The actions of the gaucho might be illegal but over all they were sanctioned by the Spanish settlers unless one were personally affected by those actions. They might not be the ideal neighbor but they were of value to "local society". [Nichols 1942:33] Nichols description suggest a gaucho of all trades.
"He collected Uruguayan livestock and drove it to purchasers on the Brazilian frontier; . . .hunted cattle for hides to be similarly sold; or. . . he smuggled European goods to their local market. . . . He might work for some impresario from Santa Fe or Buenos Aires; or . . . a Brazilian of similar interests, or the captain of some passing French, English, or Dutch boat. (He). . . was the means whereby the community received the goods it needed, and at pleasantly advantageous prices. [Nichols 1942:33]
In the beginning my impression of the gaucho was that of a chivalrous cowboy. I learned he most definitely was not that. Nichols says that "a hearty dislike of walking . . .led to an . . . inclination to steal horses. She goes further by saying that the cruelty of their everyday occupations had its general effect on their characters. They could cut the throat of a man as coldly and dispassionately as that of a cow. They placed no value on life and equally death did not bother them. [1942:15]
This is not the picture of a man one would want to bring home to mother, and yet, the gaucho did have some redeeming qualities. They were hospitable, willing to give food and lodging to any traveler, even though they didn't know who he was or where he was going or why. They were personally courageous and stoic in endurance of hardship or pain. They were highly independent men as well, working when they chose and leaving their employer when they chose. " It was possible to survive on the pampa without work and with relative comfort." [Nichols 1942:15] He was a true vagabond.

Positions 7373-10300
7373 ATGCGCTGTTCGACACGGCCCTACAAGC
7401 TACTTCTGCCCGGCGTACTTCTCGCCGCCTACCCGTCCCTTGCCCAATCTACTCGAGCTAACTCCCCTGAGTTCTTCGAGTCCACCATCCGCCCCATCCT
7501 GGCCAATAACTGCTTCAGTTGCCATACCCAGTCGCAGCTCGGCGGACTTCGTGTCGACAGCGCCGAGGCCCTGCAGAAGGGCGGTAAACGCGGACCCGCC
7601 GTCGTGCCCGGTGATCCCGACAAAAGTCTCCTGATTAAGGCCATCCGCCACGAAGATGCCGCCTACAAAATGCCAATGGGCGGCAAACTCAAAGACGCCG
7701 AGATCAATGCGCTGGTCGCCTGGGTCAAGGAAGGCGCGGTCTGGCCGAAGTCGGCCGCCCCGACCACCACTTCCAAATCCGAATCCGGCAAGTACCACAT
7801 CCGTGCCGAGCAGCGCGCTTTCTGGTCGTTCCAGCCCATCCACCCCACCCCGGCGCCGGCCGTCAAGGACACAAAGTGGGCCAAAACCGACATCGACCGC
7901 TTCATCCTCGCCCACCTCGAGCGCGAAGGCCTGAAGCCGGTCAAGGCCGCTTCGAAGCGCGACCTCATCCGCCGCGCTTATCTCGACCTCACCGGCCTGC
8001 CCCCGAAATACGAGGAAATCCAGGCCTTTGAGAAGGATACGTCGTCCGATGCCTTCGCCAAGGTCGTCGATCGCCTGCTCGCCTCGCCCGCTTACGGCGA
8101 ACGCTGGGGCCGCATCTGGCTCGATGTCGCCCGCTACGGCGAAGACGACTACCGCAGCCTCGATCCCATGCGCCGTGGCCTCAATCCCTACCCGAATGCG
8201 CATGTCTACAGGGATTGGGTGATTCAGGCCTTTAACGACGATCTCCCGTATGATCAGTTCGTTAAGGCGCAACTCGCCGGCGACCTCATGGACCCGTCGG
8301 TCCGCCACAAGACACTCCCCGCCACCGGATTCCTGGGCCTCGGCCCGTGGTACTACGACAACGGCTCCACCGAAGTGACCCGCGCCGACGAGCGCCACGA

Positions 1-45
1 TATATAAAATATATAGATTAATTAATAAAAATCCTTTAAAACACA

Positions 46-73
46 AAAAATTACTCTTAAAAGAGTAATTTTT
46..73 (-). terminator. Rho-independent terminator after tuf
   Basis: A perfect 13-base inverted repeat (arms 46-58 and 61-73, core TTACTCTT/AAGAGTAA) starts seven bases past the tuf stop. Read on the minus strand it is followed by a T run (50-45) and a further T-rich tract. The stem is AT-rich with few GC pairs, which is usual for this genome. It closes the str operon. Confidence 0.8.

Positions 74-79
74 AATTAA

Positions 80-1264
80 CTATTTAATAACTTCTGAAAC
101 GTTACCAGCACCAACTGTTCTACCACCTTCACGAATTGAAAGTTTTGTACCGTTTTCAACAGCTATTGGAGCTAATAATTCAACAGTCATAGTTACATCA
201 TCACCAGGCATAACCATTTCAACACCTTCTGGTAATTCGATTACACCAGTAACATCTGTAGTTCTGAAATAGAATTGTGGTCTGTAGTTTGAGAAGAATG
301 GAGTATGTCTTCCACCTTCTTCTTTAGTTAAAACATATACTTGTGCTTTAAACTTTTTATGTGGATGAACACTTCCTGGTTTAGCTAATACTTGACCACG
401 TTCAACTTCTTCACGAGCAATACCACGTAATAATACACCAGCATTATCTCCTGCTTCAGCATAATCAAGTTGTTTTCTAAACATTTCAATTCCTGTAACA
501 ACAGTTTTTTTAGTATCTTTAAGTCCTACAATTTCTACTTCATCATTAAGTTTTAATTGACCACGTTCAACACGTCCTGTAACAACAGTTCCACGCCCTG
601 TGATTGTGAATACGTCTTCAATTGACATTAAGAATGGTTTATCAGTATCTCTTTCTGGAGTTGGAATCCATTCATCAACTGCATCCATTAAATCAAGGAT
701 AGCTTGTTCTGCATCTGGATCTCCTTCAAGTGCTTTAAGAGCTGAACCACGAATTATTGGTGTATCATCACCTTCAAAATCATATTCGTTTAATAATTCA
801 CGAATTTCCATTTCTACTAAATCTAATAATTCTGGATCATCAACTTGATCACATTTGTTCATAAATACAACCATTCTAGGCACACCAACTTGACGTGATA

Another aspect to his character was his competitiveness. Possessing special skills was not enough; one must also test them and prove himself superior to all others. Nichols says this quality made the gaucho apt at war. [Nichols 1942:16] And it was war which caused the first real change in attitude toward the gaucho.
In 1809 Viceroy Cisneros "made direct and open trade with Europe" legal by decree. The gaucho suddenly found he had no way to make a "dishonest living" and he was no longer useful to society. [Nichols 1942:53] Fortunately, fate again intervened.
In the Plata region a period of war existed during the first half of the nineteenth century. Nothing could have suited the gaucho more and he embraced it wholeheartedly. It was his element and a game as well. He could use his skills to their fullest and he had an audience. There was no need to alter his lifestyle because he already knew how to live off the land. He could find water and food where others couldn't. "With the sun for a guide, the ordinary tools of its work for arms, and saddle cloths for a bed, a gaucho army became as independent as any in the world."
It was after the wars for independence in which he fought hard and dedicatedly that the term gaucho came to be respected. The appearance of hundreds of unkempt gaucho riders in their colorful ponchos, carrying knives lashed to poles and yelling obscenities must have been terrifying to the opposing forces. Barbaric the gaucho armies might be but with a competent leader they were highly effective. Then the wars ended and once again the gaucho finds himself without a raison d'être. [Nichols 1942:53 57]
Rudolph says the "spread of estancias, appropriation of land and wild herds, hunting and slaughter, regulation and control of hides and tallow brought the gaucho life to an end. Eventually he is recruited to work on estancias." [Rudolph 1986:23] And yet, the gaucho did not die. He simply changed his place of employment once more.